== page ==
We have a live index now, and you can see that it’s been outperforming its benchmark by something like 250 basis points; 2.5% over the course of the last year. So, we definitely think that these companies do better in the markets over the long term and hopefully will serve shareholders and all the other stakeholders more effectively.
Denver: And a lot of other things, too. They pay more. They’re 3.8 times more charitable, and almost everything you take a look at, these companies are outperforming.
Martin: This is the myth. The myth is, if you’re going to be more responsible environmentally, if you’re going to pay your lowest workers more money, if you’re going to be more generous through your company’s foundation or charity, that it comes as a cost. It’s a tradeoff. It’s either/or; you can’t have both. That’s a myth.
And I think one of the things we’re trying to do, in addition to just providing information and getting it out there, is dispel this myth that it’s either/or. I mean, is that how you live your life? Either I’m good at this and I’m bad at this? Who lives like that? Nobody does. So why should companies be like that?
Denver: Doesn’t make any sense.
Is there any real evidence, Martin, that consumers are influenced, and their purchasing decisions are swayed by the level of social responsibility demonstrated by a corporation?
Martin: There’s a lot of information that supports that when you look at how younger generations — millennials, Gen Z — think about companies, their spending habits, what they look for, their desire to align their sense of purpose with their consumer habits. I would say it’s still, if I’m being really honest, I would say — well, not just JUST Capital, but anyone in this industry– we’re still really trying to figure out: where is that correlation most effective? What are the things that we can point to specifically? But it’s hard.
I was buying a gift for one of my kids recently. There are many things that I’m factoring in when I’m making that decision. It’s not all one thing. But if I knew that this product was made in the supply chain somewhere that has child labor, I wouldn’t buy it. I think most people wouldn’t buy it. But the truth is, you just don’t know. So, knowledge actually, I think, has been sort of insufficiently distributed on these things. People just don’t know, and if you don’t know, you can’t make the decision.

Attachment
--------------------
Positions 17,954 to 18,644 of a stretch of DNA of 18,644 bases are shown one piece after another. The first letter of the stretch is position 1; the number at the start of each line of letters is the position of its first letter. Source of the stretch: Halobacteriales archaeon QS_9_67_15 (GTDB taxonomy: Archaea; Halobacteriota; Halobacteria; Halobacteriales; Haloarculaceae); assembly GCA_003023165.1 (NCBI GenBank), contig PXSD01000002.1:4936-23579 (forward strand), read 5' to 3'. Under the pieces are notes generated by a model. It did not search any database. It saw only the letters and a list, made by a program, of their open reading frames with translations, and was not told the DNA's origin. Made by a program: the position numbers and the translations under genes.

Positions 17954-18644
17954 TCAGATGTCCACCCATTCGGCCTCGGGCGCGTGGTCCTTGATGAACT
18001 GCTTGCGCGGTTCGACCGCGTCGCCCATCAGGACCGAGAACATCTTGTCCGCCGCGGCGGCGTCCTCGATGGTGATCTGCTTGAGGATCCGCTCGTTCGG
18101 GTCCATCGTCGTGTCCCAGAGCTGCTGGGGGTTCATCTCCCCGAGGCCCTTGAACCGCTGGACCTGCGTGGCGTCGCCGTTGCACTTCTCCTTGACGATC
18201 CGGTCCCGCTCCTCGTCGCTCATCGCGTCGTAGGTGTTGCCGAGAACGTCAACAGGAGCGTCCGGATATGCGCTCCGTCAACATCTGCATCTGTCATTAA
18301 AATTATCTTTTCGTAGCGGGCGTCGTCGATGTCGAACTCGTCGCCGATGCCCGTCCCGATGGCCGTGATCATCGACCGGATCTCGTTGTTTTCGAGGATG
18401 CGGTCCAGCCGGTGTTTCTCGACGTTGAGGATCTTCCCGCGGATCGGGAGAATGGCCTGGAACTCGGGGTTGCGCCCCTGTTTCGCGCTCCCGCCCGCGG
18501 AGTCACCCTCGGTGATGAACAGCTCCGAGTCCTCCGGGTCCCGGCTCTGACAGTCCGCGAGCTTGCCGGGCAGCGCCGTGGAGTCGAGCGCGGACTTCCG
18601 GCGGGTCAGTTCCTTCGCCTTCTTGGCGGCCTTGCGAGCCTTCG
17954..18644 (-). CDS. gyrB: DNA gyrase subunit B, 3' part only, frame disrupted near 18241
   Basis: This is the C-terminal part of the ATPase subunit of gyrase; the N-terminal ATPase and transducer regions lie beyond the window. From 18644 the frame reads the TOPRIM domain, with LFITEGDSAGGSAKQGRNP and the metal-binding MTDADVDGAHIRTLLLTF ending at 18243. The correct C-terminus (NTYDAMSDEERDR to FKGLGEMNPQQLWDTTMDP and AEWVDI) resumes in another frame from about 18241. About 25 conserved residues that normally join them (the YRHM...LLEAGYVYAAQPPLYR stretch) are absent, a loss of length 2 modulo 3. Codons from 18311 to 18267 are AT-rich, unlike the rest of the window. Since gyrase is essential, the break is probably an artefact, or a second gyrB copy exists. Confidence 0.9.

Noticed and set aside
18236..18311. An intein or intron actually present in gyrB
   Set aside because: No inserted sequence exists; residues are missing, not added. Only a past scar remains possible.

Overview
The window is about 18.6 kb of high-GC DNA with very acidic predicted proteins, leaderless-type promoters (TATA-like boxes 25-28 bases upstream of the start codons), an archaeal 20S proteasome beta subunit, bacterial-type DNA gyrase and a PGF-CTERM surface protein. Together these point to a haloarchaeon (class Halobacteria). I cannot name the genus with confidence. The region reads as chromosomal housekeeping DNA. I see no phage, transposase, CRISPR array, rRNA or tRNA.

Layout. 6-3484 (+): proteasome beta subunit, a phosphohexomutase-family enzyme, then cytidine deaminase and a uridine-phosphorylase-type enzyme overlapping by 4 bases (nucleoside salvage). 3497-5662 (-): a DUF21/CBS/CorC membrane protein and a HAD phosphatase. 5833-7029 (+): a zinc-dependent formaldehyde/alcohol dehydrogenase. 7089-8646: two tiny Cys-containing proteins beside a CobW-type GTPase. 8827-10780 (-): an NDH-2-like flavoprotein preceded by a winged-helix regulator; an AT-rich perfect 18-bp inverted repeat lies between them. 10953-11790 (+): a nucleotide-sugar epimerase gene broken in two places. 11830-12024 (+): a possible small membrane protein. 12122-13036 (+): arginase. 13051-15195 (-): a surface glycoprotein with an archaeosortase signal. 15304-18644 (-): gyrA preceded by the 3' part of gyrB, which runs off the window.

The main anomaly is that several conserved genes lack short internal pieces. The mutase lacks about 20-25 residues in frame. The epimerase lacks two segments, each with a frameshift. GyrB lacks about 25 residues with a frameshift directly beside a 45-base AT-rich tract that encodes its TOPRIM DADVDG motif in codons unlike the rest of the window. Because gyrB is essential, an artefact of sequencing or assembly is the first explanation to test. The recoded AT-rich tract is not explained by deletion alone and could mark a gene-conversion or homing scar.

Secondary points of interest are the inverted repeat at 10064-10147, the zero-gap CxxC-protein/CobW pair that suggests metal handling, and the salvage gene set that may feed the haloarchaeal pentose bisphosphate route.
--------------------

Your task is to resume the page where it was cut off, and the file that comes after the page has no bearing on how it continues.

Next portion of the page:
… we’re in a moment where companies know that they have to be better, and the world is watching.
Denver: Do you ever hear from companies — maybe the ones who didn’t fare too well from the rankings — taking issue with how they were evaluated?
Martin: We talk to companies all the time. We show them the data that we’re going to use to rank them, and this is privately so they have a chance. We’re not trying to shame anybody. We want to do this honestly. So we have a period of several months where we’re interacting with companies to show them. If they feel mistreated, or if there are data that we have wrong, or if there is information about them that we’re getting from others that is incorrect, then we will look at correcting it.
We don’t just simply immediately change things because the company doesn’t like it. Obviously, we have to be unbiased in that respect. But certainly, our job is to try and be as reliable with the data as we can. So we try to be very open, very transparent. If you go on to our website, you can see how we rank these companies, where we get the data, what our methodology is. We’re not hiding anything. So the companies often call us and say, “We disagree that we are this lowly ranked,” to put it mildly, and then we have a discussion. And having looked at our research and looked at our methodology, if they say, “No, we disagree,” then that’s fine. But, look, the other aspect of this is: these things are changing all the time. Companies are disclosing more data. They are improving their performance. They are taking a lot of these issues very seriously and much more seriously than I would say 10 years ago. I’ve been doing this a long time, but I would say now we’re in a moment where companies know that they have to be better, and the world is watching.
Denver: Absolutely. Transparency like we’ve never seen.
For JUST Capital to really optimize its impact, you have to become better and better and better known to the American people, which is always a challenge for a new nonprofit organization. How do you plan to raise a profile of the organization even further?
Martin: We have various things that we’re trying to do. Number one is: For the top performing companies, we award them a Just Seal like the Good Housekeeping Seal of Approval. We hope, we urge them — the companies — to spread that seal far and wide. So you should see that on the side of airplanes, hopefully on billboards in Times Square, and around the country and other places. So that’s one way. That’s sort of leveraging the companies themselves who we hope are proud to be Just Companies and to be acknowledged as such.
Denver: Well, I did see a number of press releases by those companies indicating they were on this list, so that is a start.
Martin: It’s been a great start. We’ve had a huge amount of success I would say through social media with the companies spreading the word, so we’re very gratified by that. I think, as you say, it’s a good start. But in this day and age, you’ve got to have sustained profile and be out in the public eye a lot. So that’s one element of the strategy.
Another is for us to have partnerships, media partnerships. Obviously, we have a very good foundational partnership with Forbes Media. Brian Krzanich, CEO of Intel, “Most JUST Company” was on the cover of Forbes in December. They have quite a sizable following online and in print. So that’s another way we spread the word. We also try to get our data out through media channels. If you’re a reporter covering the environment, or if you’re somebody who’s doing a segment on Silicon Valley, we want you to use our data. We’re not trying to own that and be the only place where the discussion on justness happens. We want get our data out as far and wide as we can. So that’s what we’re trying to do. Spread the word on JUST Capital, a company, get the data out there, and then have the companies themselves that we’re ranking spread the word too.